Tucked into the top two floors of 521 West 47th Street, a 1910 co-op loft building that was once a commercial bakery, “Penthouse C” is a package deal priced at $1.4 million consisting of units #3C and #4C and the roof space above them. The listing calls it an “Extremely rare and exciting ‘once in a lifetime’ chance to combine two authentic lofts plus the corresponding roof space to create your own 3-4 bedroom 3 bath penthouse,” though that may take some doing; in their current form, the two spaces offer two different flavors of loft-y bohemian charm.
What you’ll get is about 1,900 square feet of interior space and 350 square feet of rooftop dibs–provided you’re willing to take on the task of combining the two (the apartments are also for sale separately). It might well be a worthwhile project; the 16-unit building sits on a Hell’s Kitchen block at the heart of the West Midtown neighborhood’s small but beloved residential area, sandwiched between Sullivan Street Bakery–one of the area’s first “gentrifiers“–and a hip local coffee shop. Nearby on 9th Avenue you’ll find a surprising collection of some of the city’s best eateries, and you’re surrounded by community gardens, parks, Broadway and Midtown. Yet despite the nearby bustle this little enclave is still a real neighborhood, favored by theater types plus a healthy mix of families, hipsters, professionals and city folk of all types.
The top floor unit is really the more bohemian sibling, with plenty of exposed brick and a garret vibe. Exposed beams have been introduced to–but not entirely won over by–a coating of white; the kitchen is the funkier of the two, with graphic black and white finishes–probably accidental but still cool–colorful mediterranean tile and a big orange accent wall.
An entry gallery does double duty displaying art and keeping athletic gear organized.
A huge, brick-wrapped wood-burning hearth divides this cozy boho sleeping area–complete with purple silks and velvets–from the rest of the main room.
Downstairs, #3C leans more toward the classic European chic. The layout is similar, centered around a huge wood-burning fireplace, but here the bricks are a clean white. Both apartments get plenty of light from the north-facing window. The biggest drawback in this combo deal may be the fact that each unit only has one windowed exposure at its narrowest point, which may be a problem when it comes to fitting in multiple bedrooms. You’re getting two good-sized open loft studios; not ideal if you need lots of bedrooms but loaded with potential for an open-plan duplex or–with a really good architect on board–triplex.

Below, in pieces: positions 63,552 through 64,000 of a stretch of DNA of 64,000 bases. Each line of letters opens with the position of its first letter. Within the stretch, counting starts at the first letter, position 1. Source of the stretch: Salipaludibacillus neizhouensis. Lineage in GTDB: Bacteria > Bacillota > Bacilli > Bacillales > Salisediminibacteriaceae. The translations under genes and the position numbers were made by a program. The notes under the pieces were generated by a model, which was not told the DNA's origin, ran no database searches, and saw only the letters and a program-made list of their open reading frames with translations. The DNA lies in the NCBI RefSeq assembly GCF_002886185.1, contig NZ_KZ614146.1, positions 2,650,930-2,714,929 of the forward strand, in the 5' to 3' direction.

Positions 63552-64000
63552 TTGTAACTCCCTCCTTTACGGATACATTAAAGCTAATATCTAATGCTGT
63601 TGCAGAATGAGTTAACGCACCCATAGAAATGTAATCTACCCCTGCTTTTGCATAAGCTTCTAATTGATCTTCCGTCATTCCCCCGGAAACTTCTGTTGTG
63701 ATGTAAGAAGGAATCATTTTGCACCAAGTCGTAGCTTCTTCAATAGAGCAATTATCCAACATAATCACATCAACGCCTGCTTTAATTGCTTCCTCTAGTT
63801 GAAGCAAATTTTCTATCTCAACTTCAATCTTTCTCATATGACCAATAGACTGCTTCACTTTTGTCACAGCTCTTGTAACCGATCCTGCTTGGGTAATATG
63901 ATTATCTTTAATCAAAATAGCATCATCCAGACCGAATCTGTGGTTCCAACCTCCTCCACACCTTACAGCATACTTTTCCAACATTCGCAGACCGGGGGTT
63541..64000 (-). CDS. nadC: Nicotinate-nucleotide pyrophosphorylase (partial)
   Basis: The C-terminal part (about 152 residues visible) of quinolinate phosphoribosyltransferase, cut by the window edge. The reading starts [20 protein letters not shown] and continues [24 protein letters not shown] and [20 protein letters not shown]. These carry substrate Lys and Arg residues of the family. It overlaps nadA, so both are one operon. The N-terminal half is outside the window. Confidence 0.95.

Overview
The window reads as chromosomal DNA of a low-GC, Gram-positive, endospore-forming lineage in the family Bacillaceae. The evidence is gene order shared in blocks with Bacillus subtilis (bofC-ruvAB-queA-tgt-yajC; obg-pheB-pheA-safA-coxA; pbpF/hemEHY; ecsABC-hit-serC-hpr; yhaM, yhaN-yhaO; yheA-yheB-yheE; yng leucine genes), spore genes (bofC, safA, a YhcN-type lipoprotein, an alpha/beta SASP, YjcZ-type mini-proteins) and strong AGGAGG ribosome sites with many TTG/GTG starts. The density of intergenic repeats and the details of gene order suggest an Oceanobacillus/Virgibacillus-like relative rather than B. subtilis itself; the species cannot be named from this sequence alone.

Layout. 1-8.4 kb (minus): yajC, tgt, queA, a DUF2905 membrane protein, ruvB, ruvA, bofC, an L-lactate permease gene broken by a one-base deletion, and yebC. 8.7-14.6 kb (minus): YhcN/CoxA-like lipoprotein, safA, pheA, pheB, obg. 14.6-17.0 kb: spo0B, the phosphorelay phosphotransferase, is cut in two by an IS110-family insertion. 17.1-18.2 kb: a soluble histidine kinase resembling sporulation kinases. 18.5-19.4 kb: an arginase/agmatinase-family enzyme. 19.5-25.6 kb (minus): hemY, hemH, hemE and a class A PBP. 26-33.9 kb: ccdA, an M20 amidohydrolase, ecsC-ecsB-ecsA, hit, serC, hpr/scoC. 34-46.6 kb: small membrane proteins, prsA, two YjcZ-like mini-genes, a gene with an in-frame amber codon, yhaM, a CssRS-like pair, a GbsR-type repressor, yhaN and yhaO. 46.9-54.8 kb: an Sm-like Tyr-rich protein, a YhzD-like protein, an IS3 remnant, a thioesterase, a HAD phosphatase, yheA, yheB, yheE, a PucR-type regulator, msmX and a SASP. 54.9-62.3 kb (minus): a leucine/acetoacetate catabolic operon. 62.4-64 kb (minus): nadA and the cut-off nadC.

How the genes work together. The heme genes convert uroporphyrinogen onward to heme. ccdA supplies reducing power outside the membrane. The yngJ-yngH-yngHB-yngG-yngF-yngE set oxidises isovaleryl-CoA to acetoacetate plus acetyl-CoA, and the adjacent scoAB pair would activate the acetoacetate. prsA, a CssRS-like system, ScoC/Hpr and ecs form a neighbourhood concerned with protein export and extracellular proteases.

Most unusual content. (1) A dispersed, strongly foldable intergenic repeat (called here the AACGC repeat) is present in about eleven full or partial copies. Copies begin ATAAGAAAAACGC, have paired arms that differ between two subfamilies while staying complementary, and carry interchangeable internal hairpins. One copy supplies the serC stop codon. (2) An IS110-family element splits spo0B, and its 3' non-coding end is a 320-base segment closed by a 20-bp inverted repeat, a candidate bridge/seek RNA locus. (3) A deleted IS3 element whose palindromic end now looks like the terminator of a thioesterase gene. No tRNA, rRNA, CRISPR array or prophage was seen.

The kitchen is more pulled-together in granite, wood and white–as a package deal, it’s like being in a kitchen showroom and not having to pick just one.
A pretty dining area sits below the unit’s sleeping/storage loft (according to the floor plan the space is only about four feet high); an interior room makes a convenient office, nursery or guest space.
A clean, modern bath fits in well here.
As with anywhere in the city, space for creating your own private outdoor oasis is always a big bonus–and the listing implies the ability to build upward here as well.
The walk-up building offers a virtual doorman and video intercom system, a package room and a laundry room, along with a liberal sublet policy. The building’s location is a Hell’s Kitchen sweet spot, on a tree-lined block of 47th street near the aforementioned 9th Street restaurant row, Hudson River Park bike paths, the neighborhood’s parks and gardens and a selection of food markets, boutiques and other destinations that continues to grow by the day, with the lights of Broadway, Lincoln Center, and Central Park nearby.
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Images courtesy of Halstead Property.